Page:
Notes/Results: The thick creamy and tangy yogurt cheese is perfectly wonderful with the mix of olives and nuts. The chili flakes add just a little kick. I kept the recipe mostly as written, except for using just cow's milk yogurt and mixing in the green olives. I liked this with the bread and the ripe local tomatoes (I wasn't feeling the red onion so I left it off the plate) but I liked it even better spread on seeded flat bread crackers. I will make this again.  


This is my Potluck recipe for I Heart Cooking Clubs as well as my IHCC Optional Monthly Community Recipe--where we are making labneh and using it in an Ottolenghi recipe. You can check out all the Potluck creations by going to the post and following the links.

Happy Aloha Friday!
 

8 comments:

  1. That looks delicious! I pinned a recipe for a butternut and labneh cheesecake today - clearly the universe is telling me to make labneh!

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  2. I've never thought to serve labneh this way! I love that it's paired with the salty olives...I'm imagining that that compliments the creaminess perfectly.

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  3. Love the idea of labneh as the focus of a dish instead of just as a topping, especially with the herbs, spices and toasted nuts. Looks delicious!

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  4. Joyce, kitchen flavoursAugust 24, 2013 at 6:59 AM

    Hi Deb,
    Labneh is certainly a challenge for me to try, I do make my own yoghurt, and hopefully I'll have time to make some labneh. This looks wonderful and perfect with the bread. Something that is entirely new to me. I love flaked chillies, it always adds a nice kick to dishes.
    A lovely labneh dish!

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  5. Saturdays with MaggyAugust 24, 2013 at 7:16 AM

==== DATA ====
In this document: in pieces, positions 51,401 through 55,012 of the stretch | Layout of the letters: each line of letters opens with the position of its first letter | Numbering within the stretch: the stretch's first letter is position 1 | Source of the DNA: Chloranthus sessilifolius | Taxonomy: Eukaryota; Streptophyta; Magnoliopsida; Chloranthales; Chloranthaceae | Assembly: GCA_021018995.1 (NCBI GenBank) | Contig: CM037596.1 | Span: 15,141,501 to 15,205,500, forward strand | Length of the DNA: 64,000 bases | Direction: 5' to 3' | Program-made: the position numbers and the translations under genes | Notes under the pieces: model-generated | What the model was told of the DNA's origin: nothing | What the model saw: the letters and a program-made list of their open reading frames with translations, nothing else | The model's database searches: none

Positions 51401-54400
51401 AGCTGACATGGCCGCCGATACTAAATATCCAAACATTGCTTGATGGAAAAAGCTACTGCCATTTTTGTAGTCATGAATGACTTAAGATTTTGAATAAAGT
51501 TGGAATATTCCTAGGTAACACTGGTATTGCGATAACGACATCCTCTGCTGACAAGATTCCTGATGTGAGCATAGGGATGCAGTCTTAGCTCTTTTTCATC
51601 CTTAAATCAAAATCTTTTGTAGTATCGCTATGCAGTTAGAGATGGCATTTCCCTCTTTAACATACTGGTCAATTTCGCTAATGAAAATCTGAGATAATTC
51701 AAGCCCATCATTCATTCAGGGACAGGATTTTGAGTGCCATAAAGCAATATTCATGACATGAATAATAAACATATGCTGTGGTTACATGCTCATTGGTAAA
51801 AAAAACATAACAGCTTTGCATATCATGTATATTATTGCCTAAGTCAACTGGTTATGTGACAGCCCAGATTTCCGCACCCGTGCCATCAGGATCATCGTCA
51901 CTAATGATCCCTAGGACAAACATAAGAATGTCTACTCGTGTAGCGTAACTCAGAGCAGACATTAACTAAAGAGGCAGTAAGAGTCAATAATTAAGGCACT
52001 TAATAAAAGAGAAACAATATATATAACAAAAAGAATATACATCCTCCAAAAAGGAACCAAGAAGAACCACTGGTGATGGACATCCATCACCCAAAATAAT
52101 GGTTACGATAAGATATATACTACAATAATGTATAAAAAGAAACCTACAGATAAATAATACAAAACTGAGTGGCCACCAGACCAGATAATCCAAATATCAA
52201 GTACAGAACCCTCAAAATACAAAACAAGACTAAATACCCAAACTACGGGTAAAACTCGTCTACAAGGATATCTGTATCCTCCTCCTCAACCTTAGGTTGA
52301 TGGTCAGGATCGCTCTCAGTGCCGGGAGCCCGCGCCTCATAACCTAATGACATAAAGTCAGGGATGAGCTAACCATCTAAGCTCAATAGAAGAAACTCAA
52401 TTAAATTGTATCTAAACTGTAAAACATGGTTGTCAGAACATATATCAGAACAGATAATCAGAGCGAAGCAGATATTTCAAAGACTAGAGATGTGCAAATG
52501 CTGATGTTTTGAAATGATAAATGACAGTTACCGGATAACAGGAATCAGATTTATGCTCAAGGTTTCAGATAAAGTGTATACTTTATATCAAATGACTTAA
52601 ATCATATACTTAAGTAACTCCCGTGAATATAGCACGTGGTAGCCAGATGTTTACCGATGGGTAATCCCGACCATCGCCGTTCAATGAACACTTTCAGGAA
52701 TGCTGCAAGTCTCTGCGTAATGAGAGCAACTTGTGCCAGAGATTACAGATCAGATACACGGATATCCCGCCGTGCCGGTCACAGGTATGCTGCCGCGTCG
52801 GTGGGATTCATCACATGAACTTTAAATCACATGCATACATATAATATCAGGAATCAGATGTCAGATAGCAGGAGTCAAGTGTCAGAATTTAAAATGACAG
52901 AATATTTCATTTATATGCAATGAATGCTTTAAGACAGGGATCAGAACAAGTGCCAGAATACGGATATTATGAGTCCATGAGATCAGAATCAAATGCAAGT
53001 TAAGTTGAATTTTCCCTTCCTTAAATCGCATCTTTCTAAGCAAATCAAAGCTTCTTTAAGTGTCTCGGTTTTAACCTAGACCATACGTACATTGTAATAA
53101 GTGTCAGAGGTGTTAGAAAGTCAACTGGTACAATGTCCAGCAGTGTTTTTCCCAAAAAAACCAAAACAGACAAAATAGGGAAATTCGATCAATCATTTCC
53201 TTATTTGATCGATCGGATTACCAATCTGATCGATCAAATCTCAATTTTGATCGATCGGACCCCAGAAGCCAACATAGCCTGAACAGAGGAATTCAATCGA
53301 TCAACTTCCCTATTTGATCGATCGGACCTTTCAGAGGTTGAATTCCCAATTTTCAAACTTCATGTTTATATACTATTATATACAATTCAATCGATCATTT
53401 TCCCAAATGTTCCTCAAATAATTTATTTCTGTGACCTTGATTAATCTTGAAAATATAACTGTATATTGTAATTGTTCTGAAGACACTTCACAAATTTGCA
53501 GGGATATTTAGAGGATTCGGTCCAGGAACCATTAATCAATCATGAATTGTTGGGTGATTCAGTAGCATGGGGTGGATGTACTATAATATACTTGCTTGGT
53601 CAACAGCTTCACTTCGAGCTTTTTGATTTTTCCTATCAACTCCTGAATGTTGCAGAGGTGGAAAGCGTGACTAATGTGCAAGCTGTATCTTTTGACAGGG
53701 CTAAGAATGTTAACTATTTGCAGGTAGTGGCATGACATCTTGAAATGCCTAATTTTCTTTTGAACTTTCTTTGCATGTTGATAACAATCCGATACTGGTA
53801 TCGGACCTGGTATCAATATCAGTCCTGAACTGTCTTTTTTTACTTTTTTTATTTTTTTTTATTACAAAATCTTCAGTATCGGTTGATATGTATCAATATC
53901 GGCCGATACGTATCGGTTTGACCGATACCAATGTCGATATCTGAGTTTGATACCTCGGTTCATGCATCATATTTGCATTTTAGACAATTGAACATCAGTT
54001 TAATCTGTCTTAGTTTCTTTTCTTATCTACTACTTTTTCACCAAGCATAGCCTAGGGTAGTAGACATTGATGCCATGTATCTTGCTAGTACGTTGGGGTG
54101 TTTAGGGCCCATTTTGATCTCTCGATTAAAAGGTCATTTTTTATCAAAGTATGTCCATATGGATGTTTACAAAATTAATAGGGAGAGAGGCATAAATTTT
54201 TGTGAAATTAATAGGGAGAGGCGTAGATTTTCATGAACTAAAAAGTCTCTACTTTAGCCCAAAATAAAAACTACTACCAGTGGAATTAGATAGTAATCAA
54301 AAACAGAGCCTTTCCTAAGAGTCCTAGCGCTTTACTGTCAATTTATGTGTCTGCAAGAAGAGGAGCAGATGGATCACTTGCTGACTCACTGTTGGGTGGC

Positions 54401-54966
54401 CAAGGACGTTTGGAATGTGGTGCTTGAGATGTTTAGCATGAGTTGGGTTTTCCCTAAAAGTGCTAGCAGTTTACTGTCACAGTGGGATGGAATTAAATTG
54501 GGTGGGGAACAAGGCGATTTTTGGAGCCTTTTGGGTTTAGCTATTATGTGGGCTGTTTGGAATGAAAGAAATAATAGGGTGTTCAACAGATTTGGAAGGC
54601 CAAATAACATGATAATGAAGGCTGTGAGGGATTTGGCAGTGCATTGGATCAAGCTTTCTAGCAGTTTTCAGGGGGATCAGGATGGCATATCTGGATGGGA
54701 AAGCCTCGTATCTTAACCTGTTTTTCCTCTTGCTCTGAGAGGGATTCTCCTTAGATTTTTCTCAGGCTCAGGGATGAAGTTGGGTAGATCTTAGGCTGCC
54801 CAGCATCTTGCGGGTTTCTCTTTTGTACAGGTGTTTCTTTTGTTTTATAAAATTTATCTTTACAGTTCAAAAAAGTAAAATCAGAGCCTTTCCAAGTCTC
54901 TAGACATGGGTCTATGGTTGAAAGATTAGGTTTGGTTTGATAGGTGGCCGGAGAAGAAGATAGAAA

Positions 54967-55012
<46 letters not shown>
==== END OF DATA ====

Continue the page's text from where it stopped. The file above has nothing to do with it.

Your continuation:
Wow this is a great recipe! I have been making my own yogurt at home for awhile now (easy to get local milk, not so much local yogurt) and I'll bet if I strain it long enough I could make this cheese. Thanks for sharing:)

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  6. I could tear into this plate. Tangy, salty, crunchy, creamy. I've said it before, but it merits saying again. Ottolenghi is brilliant when it comes to contrasting flavors and textures.

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  7. Couscous & ConsciousnessAugust 24, 2013 at 8:39 PM

    Deb, this dish just screams Ottolenghi at his finest to me. The labneh used this way, with that amazing topping, just represents the ultimate in taste, flavour and texture sensations. I have my labneh straining tonight, and although I had something altogether different planned for it, I'm sorely tempted to try it this way.

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  8. Gluten Free A-Z BlogAugust 31, 2013 at 6:09 AM

    We are lebnah lovers and makers from way back. My husband's family is Middle Eatern. Since there is so much Greek Yogurt available now, we haven't made it in a long time. I know it tastes better than store bought.. You are inspiring me to get out my lebnah strainer and start straining..